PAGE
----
Racing with the moon

Oh you are so great and I am so small,

I tremble to think of you world at all.~

 

Human after all

(Photo credit: – tsumi -)

Last night on my last drive home from the campus where I have worked on a history MA for six years, the moon appeared in the sky and followed me home.  My analytic brain said, “This is not possible, and yet, when I pulled into the driveway, there was the moon, shining through the Hawthorn tree. 

The weather forecasters around here, who follow the rising and falling tides, conditions in the Chesapeake Bay, and the rising and setting sun, tell us constellations rise and set as do planets. Millenia ago, humans became aware of these various natural phenomena and began to investigate. The curiosity of a few set off a series of events, the consequences of which we are experiencing today.

So, heavenly bodies are moving or appear to be moving, and it was their movement or apparent movement which first alerted mortals on earth to the mysteries of existence. The rest is history.

                            ———————000———————-

 

Common Reeds, growing on the Chesapeake Bay, M...

Last evening, our professor said he was depressed because according to the author we read for our last class, we seem to be in the midst of another Gilded Age today. Okay, this is the sin historians call “presentism” in which we read the present onto the past because there are some similarities between the two periods. However, history does not repeat itself. If I have learned anything in this program, I have learned that history really is one damn thing after another. Teasing out the threads of cause and effect in this long tangle is impossible. Oh sure theories abound, but what theory explains the rise of humans the greatest mystery of all? 

We once believed we were one step below the angels, but science has shown there are incredible similarities between humans and animals.  Living with animals, I know they experience emotions like jealousy, fear, anger, and even dare I say it, unconditional love.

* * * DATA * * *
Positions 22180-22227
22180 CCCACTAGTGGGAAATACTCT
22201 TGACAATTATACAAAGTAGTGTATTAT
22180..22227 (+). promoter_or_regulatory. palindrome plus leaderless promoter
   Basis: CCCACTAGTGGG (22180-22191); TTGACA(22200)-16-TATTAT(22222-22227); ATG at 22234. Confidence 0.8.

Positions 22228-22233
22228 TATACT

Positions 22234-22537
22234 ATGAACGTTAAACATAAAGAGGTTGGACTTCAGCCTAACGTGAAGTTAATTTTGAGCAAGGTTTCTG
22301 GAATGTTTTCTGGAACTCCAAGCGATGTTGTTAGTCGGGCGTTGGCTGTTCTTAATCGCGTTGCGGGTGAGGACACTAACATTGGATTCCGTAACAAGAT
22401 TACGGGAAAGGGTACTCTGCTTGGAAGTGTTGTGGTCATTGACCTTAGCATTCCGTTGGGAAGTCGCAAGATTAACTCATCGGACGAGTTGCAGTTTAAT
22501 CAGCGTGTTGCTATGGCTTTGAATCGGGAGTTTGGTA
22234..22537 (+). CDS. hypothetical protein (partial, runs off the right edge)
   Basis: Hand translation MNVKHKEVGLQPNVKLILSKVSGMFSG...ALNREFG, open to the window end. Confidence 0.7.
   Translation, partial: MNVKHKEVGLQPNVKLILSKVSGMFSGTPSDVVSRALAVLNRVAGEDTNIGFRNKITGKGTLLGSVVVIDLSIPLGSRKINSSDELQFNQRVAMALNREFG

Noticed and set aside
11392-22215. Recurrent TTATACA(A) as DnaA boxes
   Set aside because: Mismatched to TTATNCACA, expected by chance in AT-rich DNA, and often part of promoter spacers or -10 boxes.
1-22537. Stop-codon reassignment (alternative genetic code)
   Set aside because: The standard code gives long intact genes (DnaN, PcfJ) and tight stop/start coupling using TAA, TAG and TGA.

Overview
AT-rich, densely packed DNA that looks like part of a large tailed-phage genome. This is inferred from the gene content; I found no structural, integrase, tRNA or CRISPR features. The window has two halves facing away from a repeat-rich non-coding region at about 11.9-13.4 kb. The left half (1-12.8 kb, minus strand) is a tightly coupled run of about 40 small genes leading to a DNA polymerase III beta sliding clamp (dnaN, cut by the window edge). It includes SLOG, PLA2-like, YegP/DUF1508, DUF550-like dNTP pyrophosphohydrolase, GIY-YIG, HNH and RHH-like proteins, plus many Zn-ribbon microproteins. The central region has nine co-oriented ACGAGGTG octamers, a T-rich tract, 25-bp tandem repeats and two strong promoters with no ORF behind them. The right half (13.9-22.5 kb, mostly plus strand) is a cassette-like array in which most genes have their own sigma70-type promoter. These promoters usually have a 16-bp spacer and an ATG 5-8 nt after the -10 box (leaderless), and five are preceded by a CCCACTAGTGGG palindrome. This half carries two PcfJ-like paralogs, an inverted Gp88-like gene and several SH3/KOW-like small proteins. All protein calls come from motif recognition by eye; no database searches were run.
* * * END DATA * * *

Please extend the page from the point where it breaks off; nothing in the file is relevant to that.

We humans may have superior intelligence. I don’t know. I have seen evidence of superior stupidity and superior intelligence. True, we have developed incredible technology, but there are stil those among us who think violence is the way to accomplish things.

No matter how hard we humans try, we cannot seem to get ourselves organized. No wonder some wag invented the phrase, “Go with the Flow.” Because we cannot perfect ways of doing things and sooner or later some glitch screws us up, we might as well throw up our hands and say, I give up. Right?

I am thinking about this because yesterday, I heard Bill Ayers, the unreformed (and uninformed) 1960s terrorist talking about how the US is “finished.” I don’t believe his left-wing rhetoric, and I began to think about “Why should I believe that?”

What does he mean by “finished?”  Does this mean the US no longer has the power it had at the end of WWII when it was triumphant (along with a few other countries)? Perhaps he means the US is not the world’s only Super Power which it became after 1989? Either way, this “power” is not the  thing which makes us whole. 

 

Pooles Island Lighthouse, Chesapeake Bay, MD